You can’t beat the look and feel of an embossed or letterpress card really. There’s something so old school and tactile about it that’s hard not to love, especially when it’s printed on nice quality stock. I’ve started sending thank you cards more often these days because I think it’s such a lovely, unexpected thing to receive in the mail and I usually have a box full of spare cards for random occasions but the ole’ box seems to be running dry so over the weekend I had a go at crafting up some of my own with a makeshift embossing template.. and it actually worked pretty well!
- 2 pieces of firm cardboard (like a cereal box or back or cover of an old notepad)
- 1 piece of white paper for your card. I’d recommend no thicker than 180gsm – the thinner it is the easier and crisper your embossed shape will be
- Piece of plain paper for testing
- X-acto knife
- Sticky tape
- Glue stick (if you have floating pieces)
- Something with a small rounded tip for the embossing – I used the end of a small wood paintbrush
- Watercolours and paint brush (got mine in a cheap kit from Ikea)
Step 1 – Cut your card to size and paint the front piece with watercolour. There’s no rule to watercolour and that’s what I love about it so much – even the messiest slop of paint can look awesome. No need to go out and purchase an expensive set either, I just picked up a set of watercolours which came with brushes from Ikea in the kids area!
Step 2 – Sketch out your word onto the card. I just did this simple font design freehand but you could print out some cool font from your computer and trace it onto your card too. Cut it out with an Xacto knife and ruler. Be sure to keep any loose middle bits like the A below – you’ll need them later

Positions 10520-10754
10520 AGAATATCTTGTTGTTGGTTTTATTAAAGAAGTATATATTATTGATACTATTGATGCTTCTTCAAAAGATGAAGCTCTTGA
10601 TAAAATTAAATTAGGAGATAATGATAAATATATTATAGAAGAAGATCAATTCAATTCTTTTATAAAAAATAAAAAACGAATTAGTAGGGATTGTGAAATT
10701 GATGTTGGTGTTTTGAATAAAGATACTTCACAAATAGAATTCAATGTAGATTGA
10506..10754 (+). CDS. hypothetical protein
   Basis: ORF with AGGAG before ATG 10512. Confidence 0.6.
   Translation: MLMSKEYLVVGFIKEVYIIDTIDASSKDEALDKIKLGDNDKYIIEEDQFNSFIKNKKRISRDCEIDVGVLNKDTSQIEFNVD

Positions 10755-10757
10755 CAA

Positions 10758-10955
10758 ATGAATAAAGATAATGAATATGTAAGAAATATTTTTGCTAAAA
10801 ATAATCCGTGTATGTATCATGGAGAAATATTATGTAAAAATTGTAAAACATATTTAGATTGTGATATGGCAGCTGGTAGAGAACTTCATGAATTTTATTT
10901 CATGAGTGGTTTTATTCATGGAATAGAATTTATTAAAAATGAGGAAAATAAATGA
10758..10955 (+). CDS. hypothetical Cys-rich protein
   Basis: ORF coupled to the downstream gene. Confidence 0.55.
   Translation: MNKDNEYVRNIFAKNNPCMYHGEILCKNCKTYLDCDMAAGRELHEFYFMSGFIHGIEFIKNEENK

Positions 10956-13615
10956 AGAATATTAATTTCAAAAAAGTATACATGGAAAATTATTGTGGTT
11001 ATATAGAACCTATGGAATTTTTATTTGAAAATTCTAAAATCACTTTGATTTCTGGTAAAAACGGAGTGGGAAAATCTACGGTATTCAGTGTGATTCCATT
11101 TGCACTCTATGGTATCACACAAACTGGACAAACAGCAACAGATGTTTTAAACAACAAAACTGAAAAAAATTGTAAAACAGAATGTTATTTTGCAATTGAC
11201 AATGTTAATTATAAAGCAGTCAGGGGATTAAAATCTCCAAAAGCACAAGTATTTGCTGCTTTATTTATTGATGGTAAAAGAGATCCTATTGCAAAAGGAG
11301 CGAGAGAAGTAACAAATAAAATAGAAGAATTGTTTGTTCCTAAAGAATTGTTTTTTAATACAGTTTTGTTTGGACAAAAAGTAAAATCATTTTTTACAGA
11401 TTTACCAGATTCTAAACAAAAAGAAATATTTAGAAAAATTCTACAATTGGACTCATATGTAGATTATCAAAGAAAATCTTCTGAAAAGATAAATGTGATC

Step 3 – Tape your cut out card facing down onto a 2nd piece of cardboard. Glue your centre pieces down to the card like my A below
Step 4 – Do a test run on a thin piece of paper so you can see how it turns out and use it as a template
Step 5 – Once your watercolour is dry, tape your card down on top of this stencil- with your watercolour design facing down
Step 6 – Gently start pressing down on your first letter – this is where it gets much simpler if you have thin paper as you can see and feel the edges of the stencil easily, but if like me you’re using a thicker card like 180gsm, carefully trace your first letter then put your scrap piece of test paper from earlier over the top to help you feel out the rest of the letters
Quick tips –
- Be sure to pay attention to the corners as this will make your embossed shape really stand out
- Also if your letter or shape is quite large, only press around the edge of the design, don’t press the middle areas – this will make sure your embossed shape really pops.
Done and done!
I’m loving it. Really want to try a shape next – thinking an anchor or pineapple would look super cute